COMMENT:

"Fingers crossed this was the big one," I wrote during that terrible week in September 2008.

"The tremors have been coming regularly for a year. But this may be the jolt that goes down in history. The one that joins the Wall St canon of disasters: October 1929, October 1987, September 2008."

I was more or less right.

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As we approach the 10-year anniversary of the collapse of Lehman Brothers bank on September 15, 2008, it is being remembered as the peak of the global financial crisis.

With more than US$600 billion in assets, it was the biggest bankruptcy in history. It still is.

After the US Government refused to bail out the 160-year-old bank, all bets were off. No one was sure the crisis could be contained. The system teetered on the brink.

New Zealand markets were the first to open after the bankruptcy was declared – they plunged.

It was the day we all realised the market meltdown – soon to be prosaically dubbed the global financial crisis (GFC) – was going to be a bigger deal than 1987.

Was it going to be as big as 1929? Would we face another Great Depression? Who knew?

Any journalistic bias towards ever more interesting and unusual events went out the window.

I was less than three years into a 30-year mortgage and living pay cheque to pay cheque. I had just had my second child.

Suddenly the issues I was writing about seemed dangerously real.

Thankfully, as we saw later that week when the US Government did move to bail out insurance giant AIG, some things were still considered too big to fail.

The world's central banks sprang into crisis mode and a tsunami of liquidity – money printing and ultra-low interest rates - were unleashed to save the system.

There were plenty more harrowing days left in the GFC but the panic and fear of a financial armageddon subsided.

About what came next – the economic fall-out and long-term consequences for the financial system – I was only partially right.

"Through the past year the awareness that there was something rotten in the system has been tempered with hope that the normal service can still resume," I wrote.

"That much changed this week. Normal service will not resume. A line has been crossed and the rules of the game will now be changed."

Well, 10 years after Lehman, normal service has not resumed.

Central banks are still printing cash, although they have begun winding it down. In the US (although not yet in Europe) interest rates are finally starting to rise towards something approaching a historical norm.

But while the pinstriped suits and ostentatious excesses of the banking world went quickly out of fashion, markets carried on.

The patch-up job done by central banks held firm enough to allow governments to avoid any radical structural change to the system.

Regulations were tightened but the financial world kept turning.

In fact, the cure for the crisis created great opportunity for those with access to capital.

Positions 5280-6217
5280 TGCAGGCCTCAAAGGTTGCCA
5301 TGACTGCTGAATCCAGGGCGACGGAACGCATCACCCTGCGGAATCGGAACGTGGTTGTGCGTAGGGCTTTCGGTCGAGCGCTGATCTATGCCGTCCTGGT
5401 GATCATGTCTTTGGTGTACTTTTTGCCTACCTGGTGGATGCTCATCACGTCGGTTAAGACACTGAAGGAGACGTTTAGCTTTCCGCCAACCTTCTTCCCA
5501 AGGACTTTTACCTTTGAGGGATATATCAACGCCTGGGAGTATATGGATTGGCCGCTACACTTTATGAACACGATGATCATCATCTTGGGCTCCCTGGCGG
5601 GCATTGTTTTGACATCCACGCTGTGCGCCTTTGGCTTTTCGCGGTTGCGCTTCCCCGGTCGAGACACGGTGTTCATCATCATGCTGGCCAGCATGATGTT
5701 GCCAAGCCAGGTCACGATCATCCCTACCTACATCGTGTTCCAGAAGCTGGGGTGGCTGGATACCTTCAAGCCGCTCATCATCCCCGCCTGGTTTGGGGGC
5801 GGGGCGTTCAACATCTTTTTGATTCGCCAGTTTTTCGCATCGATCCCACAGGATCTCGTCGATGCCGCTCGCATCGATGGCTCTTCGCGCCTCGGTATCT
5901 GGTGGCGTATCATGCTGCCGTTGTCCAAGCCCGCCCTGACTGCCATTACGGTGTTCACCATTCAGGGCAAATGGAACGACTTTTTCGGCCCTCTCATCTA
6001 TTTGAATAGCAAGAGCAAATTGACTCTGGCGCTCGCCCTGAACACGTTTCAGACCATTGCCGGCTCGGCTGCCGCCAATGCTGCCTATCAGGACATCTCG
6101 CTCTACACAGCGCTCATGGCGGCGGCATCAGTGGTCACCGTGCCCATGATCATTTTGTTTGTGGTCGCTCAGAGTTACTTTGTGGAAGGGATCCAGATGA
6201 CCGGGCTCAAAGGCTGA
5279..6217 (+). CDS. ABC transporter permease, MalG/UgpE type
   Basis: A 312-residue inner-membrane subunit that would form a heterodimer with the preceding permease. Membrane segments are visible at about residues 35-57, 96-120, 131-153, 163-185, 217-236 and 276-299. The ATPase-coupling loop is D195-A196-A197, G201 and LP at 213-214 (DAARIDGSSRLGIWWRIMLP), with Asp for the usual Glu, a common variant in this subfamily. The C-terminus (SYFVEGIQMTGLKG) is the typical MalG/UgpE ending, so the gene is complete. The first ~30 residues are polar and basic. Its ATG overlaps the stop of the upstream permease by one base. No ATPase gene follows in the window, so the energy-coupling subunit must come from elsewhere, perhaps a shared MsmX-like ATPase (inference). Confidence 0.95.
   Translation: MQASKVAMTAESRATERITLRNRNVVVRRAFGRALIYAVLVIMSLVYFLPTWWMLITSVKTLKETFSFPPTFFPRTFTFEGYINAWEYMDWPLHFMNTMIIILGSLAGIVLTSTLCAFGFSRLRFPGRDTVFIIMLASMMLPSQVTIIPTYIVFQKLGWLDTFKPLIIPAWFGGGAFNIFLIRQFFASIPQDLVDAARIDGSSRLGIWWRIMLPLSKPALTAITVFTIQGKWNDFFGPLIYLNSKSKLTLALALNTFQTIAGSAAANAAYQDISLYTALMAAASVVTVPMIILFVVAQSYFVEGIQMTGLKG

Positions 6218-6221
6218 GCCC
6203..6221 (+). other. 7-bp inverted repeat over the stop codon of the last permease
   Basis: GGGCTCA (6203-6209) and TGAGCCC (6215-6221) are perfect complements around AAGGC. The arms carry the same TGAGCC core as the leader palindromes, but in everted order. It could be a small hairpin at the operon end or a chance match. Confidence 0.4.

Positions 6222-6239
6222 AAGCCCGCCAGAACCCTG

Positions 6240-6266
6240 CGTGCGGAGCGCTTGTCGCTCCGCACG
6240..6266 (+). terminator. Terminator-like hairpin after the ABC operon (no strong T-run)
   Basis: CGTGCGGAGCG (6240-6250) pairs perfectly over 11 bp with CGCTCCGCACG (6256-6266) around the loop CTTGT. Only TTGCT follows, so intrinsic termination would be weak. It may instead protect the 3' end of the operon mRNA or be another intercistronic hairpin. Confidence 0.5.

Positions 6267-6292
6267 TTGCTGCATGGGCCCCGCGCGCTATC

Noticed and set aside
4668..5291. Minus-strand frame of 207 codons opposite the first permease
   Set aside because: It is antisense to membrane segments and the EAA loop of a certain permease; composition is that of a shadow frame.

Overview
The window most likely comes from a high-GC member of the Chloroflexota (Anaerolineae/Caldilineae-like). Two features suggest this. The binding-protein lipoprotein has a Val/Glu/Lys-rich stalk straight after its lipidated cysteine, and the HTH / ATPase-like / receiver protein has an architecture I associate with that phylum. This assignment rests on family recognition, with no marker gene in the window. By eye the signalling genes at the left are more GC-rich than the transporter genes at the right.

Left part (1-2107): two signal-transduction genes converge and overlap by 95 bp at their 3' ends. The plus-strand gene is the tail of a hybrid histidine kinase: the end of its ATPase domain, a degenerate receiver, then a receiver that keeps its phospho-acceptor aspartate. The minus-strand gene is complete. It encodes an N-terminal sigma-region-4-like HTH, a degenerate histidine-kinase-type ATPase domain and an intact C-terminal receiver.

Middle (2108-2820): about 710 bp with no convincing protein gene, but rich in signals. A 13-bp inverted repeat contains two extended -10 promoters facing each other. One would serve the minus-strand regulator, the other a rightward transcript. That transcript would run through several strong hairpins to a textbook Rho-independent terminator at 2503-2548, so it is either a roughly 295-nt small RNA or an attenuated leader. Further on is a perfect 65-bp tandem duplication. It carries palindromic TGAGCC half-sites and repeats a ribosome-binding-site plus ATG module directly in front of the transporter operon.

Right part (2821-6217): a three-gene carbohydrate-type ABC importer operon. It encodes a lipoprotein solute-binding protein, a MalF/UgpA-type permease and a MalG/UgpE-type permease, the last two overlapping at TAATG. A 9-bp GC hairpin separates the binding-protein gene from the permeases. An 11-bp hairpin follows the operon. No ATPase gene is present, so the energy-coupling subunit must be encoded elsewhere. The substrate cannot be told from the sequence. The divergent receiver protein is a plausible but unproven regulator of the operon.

Low interest rates drove booming equity and property markets.

Social inequalities widened in many countries as housing costs soared while wages stayed flat.

The profits, as they say, were privatised and the losses were socialised.

The public – especially in the United States and United Kingdom – simply would not accept that prescription.

Faith in a progressive, globalised world view – a view that had been championed by the political establishment on both the left and right – crumbled.

A receptive audience was created for cynical politicians seeking to blame immigration and liberal social values for the world's ills.

Momentum was handed to nationalists, who played up their status as challengers and underdogs to shake the world's political foundations in 2016.

First with Brexit in the UK, then the election of Donald Trump in the US, the game really did change.

In New Zealand we've seen less political turmoil. In part because we avoided the world of the direct effects the Australian banks held.

The localised quirks of the finance company collapse aside, we quickly recovered from recession and were dubbed, for a time, the rock star economy.

But we have felt the shockwaves.

I'm not the first commentator to draw a link between the collapse of Lehman and the crumbling of faith in a progressive, liberal world view. I doubt I'll be the last, because we simply haven't yet seen this political story play out.

Will this reactionary backlash be a short-term aberration or something deeper that outlasts the personalities currently championing it?

Liberalism and globalisation bounced back from the far greater challenge of post-Depression fascism in the 1930s – but not without a terrible toll.

The social legacy of Lehman Brothers and GFC has changed the world in ways we are only starting to understand 10 years on.

We didn't get a Great Depression and a world war. But we did get a great recession a nationalist backlash – an era of public anger and division.

That's the real price we've paid for the greed and excess of the banking system through the first decade of this century.